Great white sharks can sprint through the water at speeds of 43 miles an hour (69 kilometers an hour). That’s about 8.5 times as fast as the top Olympic swimmer. Scientists on the California coast tracked one shark as it swam all the way to Hawaii—2,400 miles (3,862 kilometers)—in only 40 days!

5.
Picky eaters they’re not. While great white sharks prefer to eat seals, sea lions, and the occasional dolphin, they’ve been known to swallow lots of other things. Bottles, tin cans, a straw hat, lobster traps, and a cuckoo clock are among the items found inside the bellies of great white sharks.

6.
Great white sharks have ears. You can’t see them, because they don’t open to the outside. The sharks use two small sensors in the skull to hear and, perhaps, to zero in on the splashing sounds of a wounded fish or a struggling seal.

7.
Unlike most fish, great white sharks’ bodies are warmer than their surroundings. The sharks’ bodies can be as much as 27.3°F (15.17°C) warmer than the water the fish swim in. A higher temperature helps the great white shark swim faster and digest its food more efficiently. Very useful for an animal that’s always on the go!

8.
A pregnant female great white shark can carry as many as 14 babies in her belly. At birth, a 5-foot-long (1.52-meter), 60-pound (22-kilogram) pup looks and acts like a miniature adult. Great whites average between 10 and 15 feet (3 and 4.6 meters) long. Females tend to be bigger than males. The longest confirmed great white shark measured 19.5 feet (5.9 meters). Male or female, they’re the world’s largest meat-eating fish.

9.
A great white shark isn’t all white. A pale belly and dark charcoal-gray back help the shark avoid detection by prey. Viewed from above, the shark’s dark-colored back blends with the murky seafloor. From below, the shark’s belly matches the light-colored surface. Sneaky!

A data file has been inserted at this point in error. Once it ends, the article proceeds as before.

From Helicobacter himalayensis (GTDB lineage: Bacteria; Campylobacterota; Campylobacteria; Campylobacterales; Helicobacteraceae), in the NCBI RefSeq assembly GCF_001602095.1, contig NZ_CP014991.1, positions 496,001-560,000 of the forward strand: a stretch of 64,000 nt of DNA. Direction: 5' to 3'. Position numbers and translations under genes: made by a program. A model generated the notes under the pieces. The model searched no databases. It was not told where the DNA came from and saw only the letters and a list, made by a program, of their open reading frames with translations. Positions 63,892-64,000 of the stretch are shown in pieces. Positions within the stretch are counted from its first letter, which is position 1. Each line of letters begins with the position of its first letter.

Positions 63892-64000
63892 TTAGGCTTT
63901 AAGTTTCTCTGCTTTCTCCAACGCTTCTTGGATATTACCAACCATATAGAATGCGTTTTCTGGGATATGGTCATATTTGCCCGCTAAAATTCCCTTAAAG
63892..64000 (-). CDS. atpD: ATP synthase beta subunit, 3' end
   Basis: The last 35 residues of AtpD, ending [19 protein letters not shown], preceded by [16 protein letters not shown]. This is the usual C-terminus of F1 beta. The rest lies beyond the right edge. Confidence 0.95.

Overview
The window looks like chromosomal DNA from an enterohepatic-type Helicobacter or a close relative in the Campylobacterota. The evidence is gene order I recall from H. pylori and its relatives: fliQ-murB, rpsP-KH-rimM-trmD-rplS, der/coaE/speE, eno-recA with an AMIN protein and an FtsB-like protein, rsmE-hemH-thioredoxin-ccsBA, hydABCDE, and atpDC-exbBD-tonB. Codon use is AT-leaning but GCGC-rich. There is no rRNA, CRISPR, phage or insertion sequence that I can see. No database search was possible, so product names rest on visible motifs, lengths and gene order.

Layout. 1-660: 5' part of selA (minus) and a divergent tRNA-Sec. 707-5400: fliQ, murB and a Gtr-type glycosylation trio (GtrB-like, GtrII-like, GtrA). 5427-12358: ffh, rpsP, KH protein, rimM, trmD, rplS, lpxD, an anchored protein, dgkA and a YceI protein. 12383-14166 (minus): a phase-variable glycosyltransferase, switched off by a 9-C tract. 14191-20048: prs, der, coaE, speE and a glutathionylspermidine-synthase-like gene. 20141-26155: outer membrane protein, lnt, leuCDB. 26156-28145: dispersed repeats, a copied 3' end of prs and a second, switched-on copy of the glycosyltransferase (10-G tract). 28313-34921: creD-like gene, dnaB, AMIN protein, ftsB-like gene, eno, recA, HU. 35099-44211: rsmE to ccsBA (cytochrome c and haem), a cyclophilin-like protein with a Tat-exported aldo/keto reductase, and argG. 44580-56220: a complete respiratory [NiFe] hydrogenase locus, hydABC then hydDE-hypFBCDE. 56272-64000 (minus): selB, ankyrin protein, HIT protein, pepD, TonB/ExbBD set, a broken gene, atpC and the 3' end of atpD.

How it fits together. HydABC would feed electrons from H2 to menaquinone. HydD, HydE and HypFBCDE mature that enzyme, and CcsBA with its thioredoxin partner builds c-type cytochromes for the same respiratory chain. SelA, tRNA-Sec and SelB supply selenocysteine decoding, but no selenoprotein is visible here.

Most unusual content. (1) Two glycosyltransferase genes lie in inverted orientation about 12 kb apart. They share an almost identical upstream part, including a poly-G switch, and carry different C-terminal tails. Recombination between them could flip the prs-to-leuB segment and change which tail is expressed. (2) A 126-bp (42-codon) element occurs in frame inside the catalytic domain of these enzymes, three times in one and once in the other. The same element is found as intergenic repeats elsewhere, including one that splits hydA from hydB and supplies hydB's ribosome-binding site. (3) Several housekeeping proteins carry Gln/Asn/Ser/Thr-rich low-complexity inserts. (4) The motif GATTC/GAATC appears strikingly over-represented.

10.
Man-eaters?” Maybe not. Some scientists believe that great white sharks are better described as “man-biters.” In more than half of all known great white attacks on swimmers, sharks have taken only a single bite before swimming away. Scientists speculate that perhaps people just don’t taste as good as seals or sea lions!


Posted at 04:36 am by NN Team
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Thursday, August 21, 2003
Fish Finder Fact

Pink Anemonefish
Amphiprion perideraion Bleeker, 1855


The Pink Anemonefish is pinkish-orange with a white bar down either side of the face, and a white stripe along the back. It has a white caudal fin.

This species grows to 10cm in length.

The Pink Anemonefish inhabits coral reefs and is usually associated with the anemone Heteractis magnifica. It is sometimes seen associated with three other anemones: Heteractis crispa, Mactodactyls doreenis and Stichodactyla gigantea. Usually one adult pair and several juveniles are present in each anemone.

It is found in depths from 3m to 30m.

Pink Anemonefish feed on benthic algae and zooplankton.

This fish occurs in tropical marine waters of the Western Central Pacific, from the Philippine Islands, north to Japan, throughout Micronesia, south to Australia and east to the Samoan Islands.

In Australia it is known from northwestern coast of Western Australia and from the northern Great Barrier Reef, Queensland.

 

 


Pink Anemonefish
All images: Are Of A Pink Anenoe Fish Photographed by E.Schloegl
Pink Anemonefish
The fish is in the water at about
a depth of 10m, Off the Great Detached Reef, far northern Great Barrier Reef, Queensland, November 2001.
Pink Anemonefish

View a map of the collecting localities of specimens in the Australian Museum Fish Collection.

Posted at 07:59 pm by NN Team
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Saturday, August 16, 2003
Sharks Glorious Sharks

"Dangerous" Sharks

While an individual's odds of becoming the victim of a shark attack are extremely low (about 1 in 6 million in the United States), there are some sharks that are more likely to attack a human than others. All are large species that feed on large prey, and might thus eye a human-sized target as a potential meal.


Great White Shark (Carcharodon carcharias)